The cabinet secretary is right: there is much more to do, as the statistics show. Behind every statistic is a cancer patient waiting to be diagnosed and treated. That is the reality of the situation.
The problem is that consecutive health secretaries have been warned repeatedly about these challenges over the years. As far back as 2015, the Royal College of Radiologists issued warnings about low uptake in radiology. In 2017, an Audit Scotland reported flagged up similar workforce planning issues, and in 2018, a leading radiologist, Dr Grant Baxter, warned that our services were on “red alert”. He went so far as to say:
“If we do not address this issue now, there simply won’t be a service in the next three, four, five years.”
Why, after years of repeated warnings from health professionals across the sector, has so little progress been made? Will the cabinet secretary respond formally and in writing to the recommendations in the cross-party group’s report?
All I can say is that it is a good job that the Scottish Government listens a lot better than Mr Greene does. I answered all those questions. Why does he think I gave him all that factual information about what we have done since 2014, what we have done recently, and the considerable progress that has been made?
Mr Greene is absolutely right to say that behind every one of those statistics
“is a cancer patient waiting to be diagnosed and treated.”
I am more conscious of that than he is. However, I also know that behind all those statistics are staff who are working hard every single day. We have a 100 per cent fill rate in medical trainees in radiology. These things are important; they count, and progress is being made. [Interruption.] Mr Greene’s muttering at me from a sedentary position does not take us much further.
On Mr Greene’s final point, I know that the cross-party group knows that I will be delighted to respond in full to its report, which I found very helpful, and to return to the group, as I did in June, for another constructive and helpful conversation. I look forward to doing that.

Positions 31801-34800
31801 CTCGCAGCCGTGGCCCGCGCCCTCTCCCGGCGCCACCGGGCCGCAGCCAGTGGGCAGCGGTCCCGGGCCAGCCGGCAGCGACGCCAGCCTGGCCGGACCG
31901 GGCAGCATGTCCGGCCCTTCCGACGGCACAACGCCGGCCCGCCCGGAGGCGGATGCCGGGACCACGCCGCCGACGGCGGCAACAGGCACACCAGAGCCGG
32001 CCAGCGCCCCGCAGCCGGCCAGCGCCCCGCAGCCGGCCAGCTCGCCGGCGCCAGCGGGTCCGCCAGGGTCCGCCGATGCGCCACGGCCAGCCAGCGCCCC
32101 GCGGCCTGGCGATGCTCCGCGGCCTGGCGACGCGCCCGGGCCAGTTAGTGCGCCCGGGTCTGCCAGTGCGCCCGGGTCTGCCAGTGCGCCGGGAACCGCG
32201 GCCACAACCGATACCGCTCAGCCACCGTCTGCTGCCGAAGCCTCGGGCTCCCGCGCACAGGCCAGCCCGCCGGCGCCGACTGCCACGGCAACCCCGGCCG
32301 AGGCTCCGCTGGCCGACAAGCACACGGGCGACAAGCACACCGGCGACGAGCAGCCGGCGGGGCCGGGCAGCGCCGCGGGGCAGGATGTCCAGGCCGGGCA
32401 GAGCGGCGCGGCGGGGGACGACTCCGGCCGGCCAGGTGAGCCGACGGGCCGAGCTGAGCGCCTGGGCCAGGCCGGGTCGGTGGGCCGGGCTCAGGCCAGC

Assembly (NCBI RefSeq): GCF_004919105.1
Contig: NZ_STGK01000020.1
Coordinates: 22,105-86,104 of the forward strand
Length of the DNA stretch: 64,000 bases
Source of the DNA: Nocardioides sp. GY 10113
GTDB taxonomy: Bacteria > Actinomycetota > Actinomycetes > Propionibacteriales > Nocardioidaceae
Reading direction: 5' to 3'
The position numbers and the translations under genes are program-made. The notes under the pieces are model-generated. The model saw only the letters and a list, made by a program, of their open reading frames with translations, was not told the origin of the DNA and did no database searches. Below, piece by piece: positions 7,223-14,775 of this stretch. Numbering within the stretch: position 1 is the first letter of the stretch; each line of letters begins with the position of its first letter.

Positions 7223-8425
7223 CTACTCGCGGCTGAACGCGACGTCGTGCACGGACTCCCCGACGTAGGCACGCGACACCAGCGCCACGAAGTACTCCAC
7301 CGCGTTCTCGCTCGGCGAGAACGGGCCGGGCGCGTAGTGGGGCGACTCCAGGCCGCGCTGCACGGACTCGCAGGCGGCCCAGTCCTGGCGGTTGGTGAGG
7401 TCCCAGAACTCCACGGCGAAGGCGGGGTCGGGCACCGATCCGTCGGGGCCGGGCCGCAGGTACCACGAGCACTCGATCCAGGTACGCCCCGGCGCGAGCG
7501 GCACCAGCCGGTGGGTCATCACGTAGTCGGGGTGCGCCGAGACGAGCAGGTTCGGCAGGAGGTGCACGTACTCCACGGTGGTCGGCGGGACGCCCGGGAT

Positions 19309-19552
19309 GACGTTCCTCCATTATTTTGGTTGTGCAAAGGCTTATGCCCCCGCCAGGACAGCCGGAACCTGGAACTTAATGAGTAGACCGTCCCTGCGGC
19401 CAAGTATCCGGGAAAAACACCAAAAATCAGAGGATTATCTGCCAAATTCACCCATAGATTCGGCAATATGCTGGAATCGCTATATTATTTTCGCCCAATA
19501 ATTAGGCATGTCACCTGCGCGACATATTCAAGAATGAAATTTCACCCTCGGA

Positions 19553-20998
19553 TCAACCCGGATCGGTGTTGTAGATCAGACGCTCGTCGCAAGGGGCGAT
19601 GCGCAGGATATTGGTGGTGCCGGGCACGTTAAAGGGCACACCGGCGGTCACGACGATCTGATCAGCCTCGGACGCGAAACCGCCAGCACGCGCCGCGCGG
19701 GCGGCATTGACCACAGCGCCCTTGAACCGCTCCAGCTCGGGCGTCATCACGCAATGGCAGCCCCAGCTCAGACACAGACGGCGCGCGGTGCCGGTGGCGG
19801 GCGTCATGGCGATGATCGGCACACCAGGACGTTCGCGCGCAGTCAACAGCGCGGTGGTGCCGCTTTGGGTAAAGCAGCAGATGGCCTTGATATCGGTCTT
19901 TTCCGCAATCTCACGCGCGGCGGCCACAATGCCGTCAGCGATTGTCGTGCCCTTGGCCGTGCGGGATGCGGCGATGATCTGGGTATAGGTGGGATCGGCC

As co-convener of the cross-party group on cancer, I thank all 67 respondents to the inquiry, whether they be charities, researchers, patients, clinicians or academics. I am sure that the cabinet secretary will agree that the report is constructive, and it aims to inform the Government rather than purely to challenge it.
Will the cabinet secretary endorse all 10 of the report’s recommendations, specifically the one on vacancy rates and how they impact on diagnosis? This year, 16,000 patients waited for longer than the six-week waiting time guarantee for their diagnosis, compared to just 4,000 patients three years ago. That is an exponential increase. What urgent action will the Government take to look at recruitment, retention and training, and how we use our technology and upskill existing clinicians?
I am grateful to Anas Sarwar for his question and for his work in the cross-party group. I completely agree that the report is very constructive and fair, and I am happy to put on record that I endorse all its recommendations. I look forward to the discussion that we will have on the report.
We have made capital investment in radiotherapy and other equipment: £33 million from our £100 million cancer strategy is going into radiotherapy and more money is going into scope capacity and surgical robots for prostate and other cancers.
There is the capital issue and the recruitment, training and retention matters, but, as Anas Sarwar rightly says, there is also the question of redesigning the service and the pathway so that we can upskill existing clinicians and others to take on new roles.